Glass in Engineering Science – Volume 2
by John Hemsley


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This second volume on glass in engineering science encompasses some particular aspects of glass subjected to applied loading, and comprises two distinct parts. The first deals with architectural glazing, based on three notable construction projects. The second is concerned with brittle fracture, based on the observed behaviour of glass cylinders under diametral compression.

Examples of the analysis and design of architectural glazing are described for selected international building projects, foremost among them being the celebrated Sydney Opera House. Because of the prevailing dearth of published technical data on the structural aspects of glazing, much of the basic flexural behaviour of glass panels had to be deduced from first principles, and then carried forward to practical design. Other problems associated with glazing integrity also required investigation, and although some of the details might nowadays be modified to suit current practice, the original underlying strategy remains substantially valid and intact. The theoretical background to this project work in establishing benchmark results for the elastic flexure of monolithic and laminated glass panels under static transverse loading is relegated to several appendices, which include extensive numerical results in graphical and tabular form incorporating previously unpublished material.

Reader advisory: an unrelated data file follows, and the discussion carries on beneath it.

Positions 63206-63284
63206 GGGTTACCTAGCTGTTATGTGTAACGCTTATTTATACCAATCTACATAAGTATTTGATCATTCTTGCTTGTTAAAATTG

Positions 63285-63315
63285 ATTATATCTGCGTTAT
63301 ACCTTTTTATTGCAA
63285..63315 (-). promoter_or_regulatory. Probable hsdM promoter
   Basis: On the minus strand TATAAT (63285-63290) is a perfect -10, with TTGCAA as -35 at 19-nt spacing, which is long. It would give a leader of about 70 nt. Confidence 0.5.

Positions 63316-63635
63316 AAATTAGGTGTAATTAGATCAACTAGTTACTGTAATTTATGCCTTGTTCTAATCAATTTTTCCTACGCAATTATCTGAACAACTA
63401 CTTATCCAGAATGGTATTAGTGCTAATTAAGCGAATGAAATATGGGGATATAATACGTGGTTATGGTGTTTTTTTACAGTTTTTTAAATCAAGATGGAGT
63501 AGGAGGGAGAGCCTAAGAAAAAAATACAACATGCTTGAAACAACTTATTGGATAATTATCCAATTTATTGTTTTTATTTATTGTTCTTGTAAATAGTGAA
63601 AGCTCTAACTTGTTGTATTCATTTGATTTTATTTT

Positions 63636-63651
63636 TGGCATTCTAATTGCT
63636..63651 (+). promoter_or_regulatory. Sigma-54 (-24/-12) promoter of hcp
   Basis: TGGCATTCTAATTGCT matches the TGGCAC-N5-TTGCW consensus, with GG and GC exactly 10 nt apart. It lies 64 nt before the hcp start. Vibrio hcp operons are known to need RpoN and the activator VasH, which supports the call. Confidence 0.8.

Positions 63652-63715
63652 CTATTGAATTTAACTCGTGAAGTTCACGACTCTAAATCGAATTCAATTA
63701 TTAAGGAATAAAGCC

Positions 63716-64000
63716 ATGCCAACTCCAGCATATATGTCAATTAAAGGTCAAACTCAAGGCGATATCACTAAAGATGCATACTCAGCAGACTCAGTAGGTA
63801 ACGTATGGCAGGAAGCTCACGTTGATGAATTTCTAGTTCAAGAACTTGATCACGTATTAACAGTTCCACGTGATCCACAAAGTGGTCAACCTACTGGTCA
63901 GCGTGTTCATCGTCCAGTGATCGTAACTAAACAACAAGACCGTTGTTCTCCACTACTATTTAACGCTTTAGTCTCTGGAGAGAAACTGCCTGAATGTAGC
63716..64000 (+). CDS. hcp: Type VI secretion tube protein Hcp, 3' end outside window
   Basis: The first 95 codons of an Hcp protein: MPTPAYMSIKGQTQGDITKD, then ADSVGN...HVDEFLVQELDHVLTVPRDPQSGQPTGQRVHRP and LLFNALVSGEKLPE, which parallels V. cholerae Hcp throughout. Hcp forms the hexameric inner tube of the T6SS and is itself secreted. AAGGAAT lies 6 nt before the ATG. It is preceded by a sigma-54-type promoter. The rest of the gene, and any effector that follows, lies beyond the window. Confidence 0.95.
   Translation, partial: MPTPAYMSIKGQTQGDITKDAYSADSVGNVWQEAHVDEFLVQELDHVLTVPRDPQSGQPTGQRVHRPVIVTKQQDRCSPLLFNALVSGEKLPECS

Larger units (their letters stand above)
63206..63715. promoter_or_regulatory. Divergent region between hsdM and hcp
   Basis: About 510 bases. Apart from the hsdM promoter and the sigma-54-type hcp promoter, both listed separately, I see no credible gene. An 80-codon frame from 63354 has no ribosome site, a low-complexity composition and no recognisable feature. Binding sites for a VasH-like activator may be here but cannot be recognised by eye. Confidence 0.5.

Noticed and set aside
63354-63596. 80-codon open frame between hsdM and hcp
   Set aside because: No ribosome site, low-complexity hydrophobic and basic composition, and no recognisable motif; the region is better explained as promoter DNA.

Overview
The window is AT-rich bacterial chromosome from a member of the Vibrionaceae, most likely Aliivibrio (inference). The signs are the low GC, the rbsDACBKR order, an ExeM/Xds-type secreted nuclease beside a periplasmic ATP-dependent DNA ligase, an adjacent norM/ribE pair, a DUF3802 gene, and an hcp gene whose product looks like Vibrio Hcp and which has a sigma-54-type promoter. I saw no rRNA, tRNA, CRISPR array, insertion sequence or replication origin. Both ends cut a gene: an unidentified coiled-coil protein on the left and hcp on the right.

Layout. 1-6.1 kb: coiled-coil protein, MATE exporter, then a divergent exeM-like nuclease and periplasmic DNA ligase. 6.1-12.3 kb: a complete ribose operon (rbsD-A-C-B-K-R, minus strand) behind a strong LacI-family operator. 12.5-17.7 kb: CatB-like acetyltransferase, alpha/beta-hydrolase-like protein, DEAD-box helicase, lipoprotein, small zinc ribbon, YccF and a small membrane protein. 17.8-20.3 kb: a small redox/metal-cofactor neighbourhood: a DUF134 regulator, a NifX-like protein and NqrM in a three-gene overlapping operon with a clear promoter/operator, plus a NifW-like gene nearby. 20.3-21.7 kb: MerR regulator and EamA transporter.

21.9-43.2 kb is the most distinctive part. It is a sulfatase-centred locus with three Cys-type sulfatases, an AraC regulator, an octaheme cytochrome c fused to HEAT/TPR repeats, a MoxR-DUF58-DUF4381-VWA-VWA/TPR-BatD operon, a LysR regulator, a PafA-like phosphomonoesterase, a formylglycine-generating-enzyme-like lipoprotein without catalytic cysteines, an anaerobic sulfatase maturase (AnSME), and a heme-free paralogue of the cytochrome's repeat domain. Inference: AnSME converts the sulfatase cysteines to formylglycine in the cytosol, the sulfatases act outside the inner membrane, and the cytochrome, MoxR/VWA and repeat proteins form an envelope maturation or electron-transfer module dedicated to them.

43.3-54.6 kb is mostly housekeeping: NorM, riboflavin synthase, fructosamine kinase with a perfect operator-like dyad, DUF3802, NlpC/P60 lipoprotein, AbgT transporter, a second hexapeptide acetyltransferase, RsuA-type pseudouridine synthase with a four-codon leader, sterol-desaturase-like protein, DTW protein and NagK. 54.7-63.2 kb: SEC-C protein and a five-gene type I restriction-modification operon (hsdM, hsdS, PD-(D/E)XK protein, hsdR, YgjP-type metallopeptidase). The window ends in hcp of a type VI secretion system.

Early experimental results on the diametral compression of solid and hollow glass cylinders carried out by the writer are re-visited, in order to better understand the observed mode of fracture. The nature of this commentary assumes far wider influence in the important field of materials science, especially in regard to the tensile strength and fracture mechanics of brittle solids. It is emphasised that there can be appreciable difficulties in deducing tensile strength from this ubiquitous form of testing, while the fracture toughness of pre-cracked cylinders is also discussed. As before, summaries of theoretical analyses relating in this instance to the fundamental elastostatic problem of a cylinder in diametral compression are given in substantial appendices, and embrace hitherto unpublished results. Finally, to help draw together interrelated work in many disparate fields, a comprehensive bibliography is appended to cover most of the additional theoretical and experimental studies on diametrically compressed cylinders that have been reported worldwide in numerous publications.

First published November 2016, premium hardback, 757 pages (175 x 250 mm) with black and white and colour litho illustrations, ISBN 13-978-0-900682-75-9.


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